3 Lessons On Climate Leadership

In 2005 an important meeting took place between would-be presidential candidate, John McCain, and then Florida Governor Charlie Crist. After covering campaign strategy and politics, McCain left Crist with one final thought: the need to act on climate change. A decade ago, the issue was far less political, and seeing the potential consequences that Florida faced, Governor Crist sprung into action.

Through a collaboration of the governor’s office, the state legislature, local and regional municipalities, the state transformed into a climate leader. A climate change task force was created, new policies to address sea water rise and freshwater contamination were implemented, and a plan was set to roll back the state’s greenhouse emissions to 1990 levels. The state had taken bold action, with state leadership, and across partisan lines.

The successes, however, were short lived. In 2011, Florida had elected a new governor, and the commitment to climate action had left the statehouse with Gov. Crist. The actions by the new governor, Rick Scott, were immediate. They included an almost overnight reversal of old climate protections, shifting the burden of climate preparation to cities and municipalities, even discouraging state employees from using the term “climate change.”

These two governorships illustrates some important lessons for climate leaders throughout the country:

  • First: Action requires bipartisan support. The initial actions by Republican Gov. Crist were prompted by Republican Senator and Presidential Candidate, John McCain. The actions in the statehouse were accomplished with bipartisan support. And there was a shared sense of purpose and urgency.
  • Second: Political leadership matters. Both Crist and Scott were republican Governors, yet they pursued radically opposing policies. Voters must be cognizant of who they elect, and their positions regarding climate change. Likewise, mayors, community leaders, and elected officials must recognize their power in shaping climate policy.
  • Third: Communication is key. Community and elected leaders at all levels must effectively communicate the benefits of bold action on climate. They should emphasize how climate action boosts local economies, creates jobs, gives rise to healthier residents, and improves the quality of life for residents. These points, and effective methods for communicating on climate, can be accessed through ecoAmerica’s Let’s Talk Climate.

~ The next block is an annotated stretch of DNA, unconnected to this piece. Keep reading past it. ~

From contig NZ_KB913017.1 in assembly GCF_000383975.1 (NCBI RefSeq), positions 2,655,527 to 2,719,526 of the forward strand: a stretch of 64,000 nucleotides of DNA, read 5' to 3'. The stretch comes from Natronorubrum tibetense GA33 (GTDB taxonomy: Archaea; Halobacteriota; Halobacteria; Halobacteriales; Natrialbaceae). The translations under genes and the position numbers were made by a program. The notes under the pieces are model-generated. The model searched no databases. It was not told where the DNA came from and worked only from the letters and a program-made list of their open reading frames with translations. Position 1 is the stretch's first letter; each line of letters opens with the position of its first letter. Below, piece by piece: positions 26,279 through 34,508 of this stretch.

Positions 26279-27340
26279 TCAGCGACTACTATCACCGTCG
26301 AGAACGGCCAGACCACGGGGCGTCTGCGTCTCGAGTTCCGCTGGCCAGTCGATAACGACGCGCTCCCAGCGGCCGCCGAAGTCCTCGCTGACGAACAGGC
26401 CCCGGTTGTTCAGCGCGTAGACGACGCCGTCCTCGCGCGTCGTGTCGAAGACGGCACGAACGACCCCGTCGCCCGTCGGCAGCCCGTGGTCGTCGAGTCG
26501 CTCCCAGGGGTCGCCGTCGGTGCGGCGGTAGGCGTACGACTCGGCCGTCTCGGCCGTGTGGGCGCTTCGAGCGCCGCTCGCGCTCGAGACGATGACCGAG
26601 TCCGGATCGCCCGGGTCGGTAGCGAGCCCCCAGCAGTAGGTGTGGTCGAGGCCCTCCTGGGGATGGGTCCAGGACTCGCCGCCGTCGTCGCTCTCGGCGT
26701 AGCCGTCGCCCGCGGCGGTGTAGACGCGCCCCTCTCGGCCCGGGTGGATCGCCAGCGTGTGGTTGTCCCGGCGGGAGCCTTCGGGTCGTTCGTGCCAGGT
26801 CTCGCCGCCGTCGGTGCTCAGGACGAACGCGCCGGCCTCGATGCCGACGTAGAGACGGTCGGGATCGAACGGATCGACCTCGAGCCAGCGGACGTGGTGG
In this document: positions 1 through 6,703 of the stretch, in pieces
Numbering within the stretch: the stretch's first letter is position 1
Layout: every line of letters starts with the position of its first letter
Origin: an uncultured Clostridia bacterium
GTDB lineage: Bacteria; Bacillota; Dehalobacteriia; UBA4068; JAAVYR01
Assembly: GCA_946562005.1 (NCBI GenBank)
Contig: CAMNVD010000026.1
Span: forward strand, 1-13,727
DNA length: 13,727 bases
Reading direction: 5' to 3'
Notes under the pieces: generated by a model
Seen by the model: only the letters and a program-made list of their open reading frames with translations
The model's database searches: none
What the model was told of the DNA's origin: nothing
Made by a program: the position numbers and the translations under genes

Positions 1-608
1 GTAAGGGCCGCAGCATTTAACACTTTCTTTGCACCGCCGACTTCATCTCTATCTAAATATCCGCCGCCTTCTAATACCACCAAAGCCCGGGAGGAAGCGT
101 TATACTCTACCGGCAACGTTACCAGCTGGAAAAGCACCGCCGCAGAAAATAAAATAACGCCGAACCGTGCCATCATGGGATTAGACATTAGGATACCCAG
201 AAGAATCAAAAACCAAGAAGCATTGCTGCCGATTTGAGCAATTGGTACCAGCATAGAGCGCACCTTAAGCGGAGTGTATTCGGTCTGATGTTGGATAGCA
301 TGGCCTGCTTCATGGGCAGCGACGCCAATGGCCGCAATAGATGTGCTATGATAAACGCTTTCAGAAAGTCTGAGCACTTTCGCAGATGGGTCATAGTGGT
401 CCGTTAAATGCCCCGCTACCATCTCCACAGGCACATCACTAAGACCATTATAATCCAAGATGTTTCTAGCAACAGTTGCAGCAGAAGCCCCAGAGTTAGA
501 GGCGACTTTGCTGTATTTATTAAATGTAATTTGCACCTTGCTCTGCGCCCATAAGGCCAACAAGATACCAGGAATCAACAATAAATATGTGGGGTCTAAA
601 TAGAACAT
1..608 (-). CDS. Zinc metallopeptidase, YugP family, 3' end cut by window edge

Mayors, community leaders, and elected officials must effectively communicate and educate residents on the importance of climate action. Florida illustrates the highs and lows of climate action, and the devastating effects of inaction. Find out how to empower your community and transform it into a climate success by joining with ambitious leaders at Path to Positive Communities.

Climate Change: A Tale of Two Governors

By Tristram Korten | Florida Center for Investigative Reporting | December 26, 2015

When Charlie Crist was Florida’s attorney general and preparing to run for governor in 2005, he sat down in a private room at the Biltmore Hotel in Miami with U.S. Sen. John McCain.

McCain was gearing up to run for president. The two Republicans talked political campaigns, strategies and endorsements.

As Crist was getting ready to leave, McCain stopped him.

“Charlie, I think there is one more thing you should focus on,” Crist recalled McCain saying.

“What’s that?” Crist asked.

“Climate change,” McCain answered. “It’s a big deal.”

At the time, Crist said in a recent interview, he didn’t know much about the subject. But the Arizona senator piqued his interest. (McCain’s office did not respond to a request for comment.)

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